“We love the way you said that.  It’s interesting, isn’t it?  Albanese spoke very well, and she said whenever she was tired on the stage, she would never sacrifice the word, but would save her voice at times if she was not up to the pacing.  But the word, she said, is the whole thing.  Listen to sixty versions of the scene of Bohème where she comes in and he lights the candle, and then she says, Buona sera, and goes out.  If you were an actor, you fulfill that moment and say, Good night.  Now if you listen to every recording, Albanese is the only one that says, Good night as if there’s no more music in the part [photo at right].  The others all anticipate they’ve got three and half acts to go.  She says, Good night, and it’s over because at that moment it’s over.  It’s a real ‘good night’, and it knocks you over when you hear a real ‘good night’ instead of a vocalizing, I’ll be back in a moment, with one foot on the threshold.  I saw Rysanek once at the old Met thirty years ago in Aïda.  I was sitting way at the top, and she walked into the room in the first scene.  She walked into the room, and the whole balcony leaned a foot forward.  Aïda always shows up at four minutes after eight, but she just walked on.  She didn’t walk on her hands, or sway side to side posturing.  She wasn’t a soprano in an opera; she was a woman who worked for a queen.  She was a handmaiden, and she simply walked in a room.  My teacher says everyone puts their pants on the same way.  She just walked in the room.  I saw something very interesting about two years ago at Bohème in Los Angeles, presented by the New York City Opera.  I can stage the boys’ chorus in the second act faster than any other director.  Do you know how you do it?  When they meet you they all smile at you, and you say, All you boys with braces go on the right, and those without braces go on the left.  It only takes a minute.  I know all the tricks.  But anyway, there was a stage filled with activity.  There was the complete cast, Parpignol, and everybody had a toy and everybody had a big banner.  Musetta was in a white sled with a muff.  Sonja Henie never had such an outfit!  [Sonja Henie (8 April 1912 – 12 October 1969) was a Norwegian figure skater and film star. She was a three-time Olympic Champion (1928, 1932, 1936) in Ladies' Singles, a ten-time World Champion (1927–1936) and a six-time European Champion (1931–1936). Henie won more Olympic and World titles than any other ladies' figure skater. At the height of her acting career, she was one of the highest paid stars in Hollywood and starred in a series of box-office hits.]  There were a million things going on, but the audience was looking at the extreme right of the stage in the corner.  It was the whole audience.  I checked.  The whole audience, in truth, was looking at a corner because a UCLA boy was a super, and the stage manager told him, Go out in the Café Momus set and dry the glasses.  So this boy went out.  He was told to dry the glasses, and what did he do?  He dried the glasses.  The whole audience looked at that because it was the only natural thing, the only honest thing on the stage, and it lit up like you wouldn’t believe.  You heard people talk about it at intermission.  In opera it’s what you do.  In Traviata I have her take two pills.  I stole that from a Camille.  She has two pills knotted in her handkerchief, and she takes the two pills while the baritone is singing.  She takes the water from the well and takes the pills.  The audience talks about those pills at intermission.  You don’t have to be a genius.  She’s got tuberculosis, so the doctor in the first act maybe gave her a pill.  Those are the things the audience will remember, and they free the singer.  Yesterday I had a wonderful scene in Cinderella where Cinderella, who’s delicious, carries this big pan of hot water to bathe the feet of the sisters and the father in the morning.  You can see the steam, so the three of them are sitting in the hot water, and they’re sitting in this hot water because the family’s in hot water.  [Laughs]  They’re going to be bankrupt!  He’s going to go to prison for abusing this child and not giving her a full birthright.  It’s true.  That’s the original story.  So the three of them are singing and sitting in this pan of water, and it’s steaming, and it’s very funny.  I got the idea this morning that I’ll have the mezzo who plays Cinderella be asphyxiated for a few minutes from the smoke.  She has nothing to sing there, so she can be asphyxiated for few minutes.  [Both have a huge laugh]  I think it’s wonderful!  That’s the fun of that opera, but they sang better because they were really doing something.  They were bathing their feet, and for a minute they forgot this dotted note and that technique of vocalism, and it soared for a minute.  It’s not about the music; it’s about life.  The words can free you, and they’ll sing better.  It’ll be glorious if you really say, “Good night.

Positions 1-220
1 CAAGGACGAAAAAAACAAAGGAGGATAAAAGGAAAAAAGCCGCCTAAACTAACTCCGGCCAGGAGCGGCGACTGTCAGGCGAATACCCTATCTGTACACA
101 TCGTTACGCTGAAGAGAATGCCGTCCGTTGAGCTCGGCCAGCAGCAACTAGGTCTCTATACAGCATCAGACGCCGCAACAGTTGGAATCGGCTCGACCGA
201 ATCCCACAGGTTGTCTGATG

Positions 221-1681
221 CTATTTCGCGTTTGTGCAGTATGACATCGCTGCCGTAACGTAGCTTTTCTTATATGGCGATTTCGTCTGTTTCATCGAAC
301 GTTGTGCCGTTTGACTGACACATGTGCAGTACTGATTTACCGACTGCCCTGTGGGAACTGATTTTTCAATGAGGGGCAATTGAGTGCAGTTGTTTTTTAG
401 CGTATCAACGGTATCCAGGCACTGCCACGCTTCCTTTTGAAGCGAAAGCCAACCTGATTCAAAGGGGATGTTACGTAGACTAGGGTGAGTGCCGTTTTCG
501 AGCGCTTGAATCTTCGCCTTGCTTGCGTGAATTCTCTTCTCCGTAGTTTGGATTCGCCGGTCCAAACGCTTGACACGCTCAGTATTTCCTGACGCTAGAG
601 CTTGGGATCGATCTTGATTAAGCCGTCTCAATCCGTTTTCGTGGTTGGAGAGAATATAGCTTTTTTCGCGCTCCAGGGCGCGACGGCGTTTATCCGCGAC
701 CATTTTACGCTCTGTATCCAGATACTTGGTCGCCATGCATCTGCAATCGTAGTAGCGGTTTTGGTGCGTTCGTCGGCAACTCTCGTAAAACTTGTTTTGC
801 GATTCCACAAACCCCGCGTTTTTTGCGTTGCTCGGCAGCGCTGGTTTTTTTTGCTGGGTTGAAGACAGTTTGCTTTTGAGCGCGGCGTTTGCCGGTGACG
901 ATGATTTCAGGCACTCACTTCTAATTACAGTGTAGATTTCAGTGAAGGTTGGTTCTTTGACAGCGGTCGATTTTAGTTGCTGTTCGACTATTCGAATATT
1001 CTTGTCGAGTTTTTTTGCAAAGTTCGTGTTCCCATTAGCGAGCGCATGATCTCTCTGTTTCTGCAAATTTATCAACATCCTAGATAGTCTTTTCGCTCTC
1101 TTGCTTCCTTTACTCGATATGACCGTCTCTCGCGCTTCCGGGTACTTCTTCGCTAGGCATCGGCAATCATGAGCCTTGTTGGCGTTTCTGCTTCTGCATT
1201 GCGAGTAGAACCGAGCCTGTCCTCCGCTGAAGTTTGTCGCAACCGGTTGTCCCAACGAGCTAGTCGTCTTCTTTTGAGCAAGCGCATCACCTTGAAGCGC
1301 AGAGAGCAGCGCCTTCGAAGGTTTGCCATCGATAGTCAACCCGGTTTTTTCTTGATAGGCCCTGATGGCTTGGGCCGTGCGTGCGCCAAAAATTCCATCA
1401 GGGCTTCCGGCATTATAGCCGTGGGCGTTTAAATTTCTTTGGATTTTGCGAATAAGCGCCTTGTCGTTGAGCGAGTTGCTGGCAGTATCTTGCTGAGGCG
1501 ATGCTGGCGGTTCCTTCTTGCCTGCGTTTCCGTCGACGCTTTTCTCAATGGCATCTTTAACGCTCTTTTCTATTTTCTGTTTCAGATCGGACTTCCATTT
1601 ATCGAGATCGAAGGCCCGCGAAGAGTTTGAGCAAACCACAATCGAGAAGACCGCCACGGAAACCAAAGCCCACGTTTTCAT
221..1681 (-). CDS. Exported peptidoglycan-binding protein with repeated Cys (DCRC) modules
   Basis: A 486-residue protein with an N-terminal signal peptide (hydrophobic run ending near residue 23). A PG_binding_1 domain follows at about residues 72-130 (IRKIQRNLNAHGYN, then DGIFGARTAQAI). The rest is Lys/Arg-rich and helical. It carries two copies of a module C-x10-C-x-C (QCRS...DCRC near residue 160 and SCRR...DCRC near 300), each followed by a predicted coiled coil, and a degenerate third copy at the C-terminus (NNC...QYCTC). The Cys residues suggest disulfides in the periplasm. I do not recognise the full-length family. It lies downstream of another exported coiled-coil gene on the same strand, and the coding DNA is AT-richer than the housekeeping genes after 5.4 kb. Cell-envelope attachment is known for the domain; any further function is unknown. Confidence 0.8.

BD:    You asked me to remind you about the singers referring to the opera as the ‘show’.

CNR:    Yes, that makes me upset.  I hate when the singers say ‘The Show’.  They call the opera the ‘show’.  The ‘show’ went well; it’s going to be a good ‘show’.  I said, “Show???  Call Me Madam is a ‘show!’  Cinderella’s an opera. 

BD:    This is one of my favorite questions.  In opera, where is the balance between the artistic achievement and the entertainment value?